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The K7RA Solar Update


All daily sunspot numbers dipped into the double digits last week, with the average declining from 73.7 to 43.4. This compares the latest July 16-22 period against the previous seven days.

Over the same periods, average daily solar flux went from 114.8 to 95.1.

Geomagnetic indices were mostly quiet, with average daily planetary A index going from 13.7 to 6.1 and average mid-latitude A index declining from 12.3 to 8.1.

At 0749 UTC on July 23 the Australian Space Forecast Center posted a geomagnetic disturbance warning: “A sustained period of southward IMF is resulting in mildly elevated levels of geomagnetic activity, particularly at high latitude regions. Further mildly elevated levels of geomagnetic activity are possible during the remainder of 23 July.”

And indeed the planetary A index for the day was 23, with planetary K index reaching 3, 4, 5 and 3 over the first four 3-hour readings. The high latitude college A index was 33, with the first K index readings at 3, 4, 7, and 4.

Predicted solar flux is 90 on July 24, 95 on July 25, 100 on July 26-27, 105 on July 28-30, 110 on July 31, 115 on August 1-4, 110 and 105 on August 5-6, 100 on August 7-9, then 95 on August 10-13, finally dipping to 85 by August 15, then peaking (weakly) at 115 on August 28-31.

Predicted planetary A index is 15, 12, 8 and 5 on July 24-27, then 10, 8, 5 and 18 on July 28-31, then 25 and 12 on August 1-2, 5 on August 3-5, then 20, 25, 15, 10, and 8 on August 6-10, 5 on August 11-15, 10 on August 16, 5 on August 17-18, then 15 and 10 on August 19-20, 5 on August 21-26, then 18, 25 and 12 on August 27-29.

NOAA says the geomagnetic field is expected to be quiet to active on July 24-25 and quiet to unsettled on July 26.

OK1HH sees the geomagnetic field as quiet to active on July 24, quiet to unsettled July 25, mostly quiet July 26, quiet July 27, mostly quiet July 28, quiet July 29, quiet to active July 30, active to disturbed July 31 through August 1, quiet to active August 2, mostly quiet August 3, quiet on August 4, mostly quiet August 5, quiet to active August 6, active to disturbed August 7-8, quiet to active August 9, quiet to unsettled August 10, mostly quiet August 11, quiet August 12-14, mostly quiet August 15, quiet to unsettled August 16, mostly quiet August 17 and quiet on August 18.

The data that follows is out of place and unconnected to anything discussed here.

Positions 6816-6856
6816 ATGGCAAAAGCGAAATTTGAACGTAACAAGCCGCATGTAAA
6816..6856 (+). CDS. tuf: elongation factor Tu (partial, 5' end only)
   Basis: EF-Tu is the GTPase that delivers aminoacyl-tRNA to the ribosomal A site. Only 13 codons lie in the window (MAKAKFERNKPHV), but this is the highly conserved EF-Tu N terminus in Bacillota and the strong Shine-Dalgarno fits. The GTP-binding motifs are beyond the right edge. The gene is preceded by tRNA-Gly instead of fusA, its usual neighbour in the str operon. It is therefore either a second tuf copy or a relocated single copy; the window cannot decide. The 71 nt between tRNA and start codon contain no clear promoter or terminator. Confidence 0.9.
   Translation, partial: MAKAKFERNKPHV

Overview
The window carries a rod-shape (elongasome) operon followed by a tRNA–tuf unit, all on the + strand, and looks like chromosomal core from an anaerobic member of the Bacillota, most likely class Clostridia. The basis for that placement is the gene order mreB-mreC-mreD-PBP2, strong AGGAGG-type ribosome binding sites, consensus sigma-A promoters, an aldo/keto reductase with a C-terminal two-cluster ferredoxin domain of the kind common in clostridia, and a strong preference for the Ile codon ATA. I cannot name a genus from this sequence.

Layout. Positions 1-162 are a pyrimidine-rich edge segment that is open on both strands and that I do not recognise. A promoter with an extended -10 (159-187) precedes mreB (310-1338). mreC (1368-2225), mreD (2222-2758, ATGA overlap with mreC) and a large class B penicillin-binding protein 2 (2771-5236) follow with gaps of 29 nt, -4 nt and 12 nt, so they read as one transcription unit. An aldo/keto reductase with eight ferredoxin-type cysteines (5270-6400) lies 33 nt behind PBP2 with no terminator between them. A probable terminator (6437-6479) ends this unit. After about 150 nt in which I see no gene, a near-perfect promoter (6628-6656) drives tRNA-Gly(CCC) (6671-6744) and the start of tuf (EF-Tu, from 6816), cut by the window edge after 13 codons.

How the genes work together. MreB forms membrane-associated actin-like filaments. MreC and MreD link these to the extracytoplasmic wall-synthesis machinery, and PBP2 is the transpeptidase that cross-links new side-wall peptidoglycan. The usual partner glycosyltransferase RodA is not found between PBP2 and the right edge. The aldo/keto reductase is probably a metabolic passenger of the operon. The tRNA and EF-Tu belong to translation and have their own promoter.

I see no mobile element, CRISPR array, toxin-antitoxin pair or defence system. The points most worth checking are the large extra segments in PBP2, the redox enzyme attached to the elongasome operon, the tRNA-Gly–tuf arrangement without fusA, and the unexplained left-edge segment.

He sees increases in solar wind on July 24-26, August 1-5, and 8-10. He sees uncertainty though for any predictions on July 26, August 1-5, August 8, August 17 and 18.

Here is an interesting article about how the far side views of the Sun from the STEREO mission are disrupted because the satellite transmissions back to Earth are blocked by the Ssun. But here the Curiosity rover on Mars fills in.

Check this table of predicted International Sunspot Numbers:


Note the next minimum is predicted roughly for July 2019, just four years from now, and unlike the last minima, there is some sunspot activity!  Let’s hope this is correct. Compare those numbers with all of 2009 in the same table. These are smoothed sunspot numbers, and someone out there is optimistic.

For more information concerning radio propagation, see the ARRL Technical Information Service at For an explanation of the numbers used in this bulletin, see An archive of past propagation bulletins is at More good information and tutorials on propagation are at

Archives of the NOAA/USAF daily 45 day forecast for solar flux and planetary A index are in downloadable spreadsheet format at and

Click on “Download this file” to download the archive and ignore the security warning about file format. Pop-up blockers may suppress download. I’ve had better luck with Firefox than IE.

Monthly propagation charts between four USA regions and twelve overseas locations are at

Instructions for starting or ending email distribution of ARRL bulletins are at

Sunspot numbers for July 16 through 22 were 55, 40, 52, 46, 39, 37, and 35, with a mean of 43.4. 10.7 cm flux was 99.6, 97.4, 96, 99.4, 93.2, 91, and 89, with a mean of 95.1. Estimated planetary A indices were 8, 5, 4, 3, 5, 10, and 8, with a mean of 6.1. Estimated mid-latitude A indices were 15, 7, 4, 3, 7, 12, and 9, with a mean of 8.1.




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